How does rising atmospheric CO2 affect marine organisms?

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Effects of Ocean Warming and Acidification on Sea Urchin Larvae
Brennand, H.S., Soars, N., Dworjanyn, S.A., Davis, A.R. and Byrne, M. 2010. Impact of ocean warming and ocean acidification on larval development and calcification in the sea urchin Tripneustes gratilla. PLoS ONE 5: 10.1371/journal.pone.0011372.

What was done
Embryos of the sea urchin Tripneustes gratilla were reared in flow-through chambers filled with filtered seawater maintained at all combinations of three different temperatures (24, 27 and 30°C) and three different pH values (8.15, 7.8 and 7.6), where the 24°C/pH 8.15 combination represented normal control conditions. Then, after five days of such exposure, the growth and development of the larvae were assessed.

What was learned
Brennand et al. report that "larvae reared at pH 7.6 and pH 7.8 had smaller post oral arms when compared with those reared at control pH." However, they report that "a +3°C warming diminished the negative effects of low pH/high CO2," as was "seen in the similar post oral arm length of larvae treated at 27°C/pH 7.6 and 27°C/pH 7.8 and those reared in control temperature and pH." In addition, they say that "as total length of calcite rods is largely comprised of the post oral arms, this measure [of calcification] followed a similar pattern."

What it means
The results of this study suggest that the negative effects of a 0.35 to 0.55 CO2-induced decline in seawater pH on the growth and calcification of the sea urchin Tripneustes gratilla can be largely overcome by a 3°C increase in water temperature. And since the analysis of Tans (2009) -- as discussed in our review of the study of Lombard et al. (2010) -- suggests that the maximum decline in seawater pH that will likely ever be produced by the burning of fossil fuels will be somewhere in the range of only 0.1 to 0.18 in the vicinity of AD 2100 (after which pH begins to slowly rebound), there would seem to be little reason for concern about any negative impact of rising atmospheric CO2 concentrations on this particular species of sea urchin, which is widely distributed throughout the Indo-Pacific region and is well suited for production by aquaculture (Lawrence and Agatsuma, 2007; Juinio-Menez et al., 1998; Dworjanyn et al. 2007).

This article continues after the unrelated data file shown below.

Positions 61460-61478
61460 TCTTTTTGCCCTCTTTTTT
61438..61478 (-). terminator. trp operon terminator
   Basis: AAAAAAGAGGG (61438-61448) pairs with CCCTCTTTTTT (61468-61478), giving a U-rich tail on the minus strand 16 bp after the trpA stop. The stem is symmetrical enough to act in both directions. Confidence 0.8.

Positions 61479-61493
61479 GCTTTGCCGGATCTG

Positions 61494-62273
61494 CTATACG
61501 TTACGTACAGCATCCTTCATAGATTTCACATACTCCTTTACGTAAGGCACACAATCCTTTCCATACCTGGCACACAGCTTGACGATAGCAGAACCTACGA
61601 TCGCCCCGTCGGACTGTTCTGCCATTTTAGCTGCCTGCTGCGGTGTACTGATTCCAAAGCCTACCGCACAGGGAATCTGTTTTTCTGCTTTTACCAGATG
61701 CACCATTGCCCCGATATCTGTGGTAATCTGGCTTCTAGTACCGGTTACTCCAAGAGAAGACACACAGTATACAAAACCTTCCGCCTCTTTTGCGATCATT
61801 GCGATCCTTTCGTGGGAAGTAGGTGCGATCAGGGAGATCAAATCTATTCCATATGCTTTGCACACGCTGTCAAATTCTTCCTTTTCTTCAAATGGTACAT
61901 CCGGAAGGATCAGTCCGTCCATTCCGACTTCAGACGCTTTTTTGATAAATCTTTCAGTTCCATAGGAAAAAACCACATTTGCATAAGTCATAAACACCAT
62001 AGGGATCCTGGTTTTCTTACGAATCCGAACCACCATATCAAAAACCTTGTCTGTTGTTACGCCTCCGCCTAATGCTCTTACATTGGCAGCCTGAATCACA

Dworjanyn, S.A., Pirozzi, I. and Liu, W. 2007. The effect of the addition of algae feeding stimulants to artificial diets for the sea urchin Tripneustes gratilla. Aquaculture 273: 624-633.

Juinio-Menez, M.A., Macawaris, N. and Bangi, H. 1998. Community-based sea urchin (Tripnuestes gratilla) grow-out culture as a resource management tool. Canadian Special Publication of Fisheries and Aquatic Science 125: 393-399.

Lawrence, J.M. and Agatsuma, Y. 2007. Ecology of Tripneustes. In: Lawrence, J.M. (Ed.) The Biology and Ecology of Edible Urchins. Elsevier Science, Amsterdam, The Netherlands, pp. 499-520.

Lombard, F., da Rocha, R.E., Bijma, J. and Gattuso, J.-P. 2010. Effect of carbonate ion concentration and irradiance on calcification in planktonic foraminifera. Biogeosciences 7: 247-255.

Tans, P. 2009. An accounting of the observed increase in oceanic and atmospheric CO2 and an outlook for the future. Oceanography 22: 26-35.

Reviewed 25 August 2010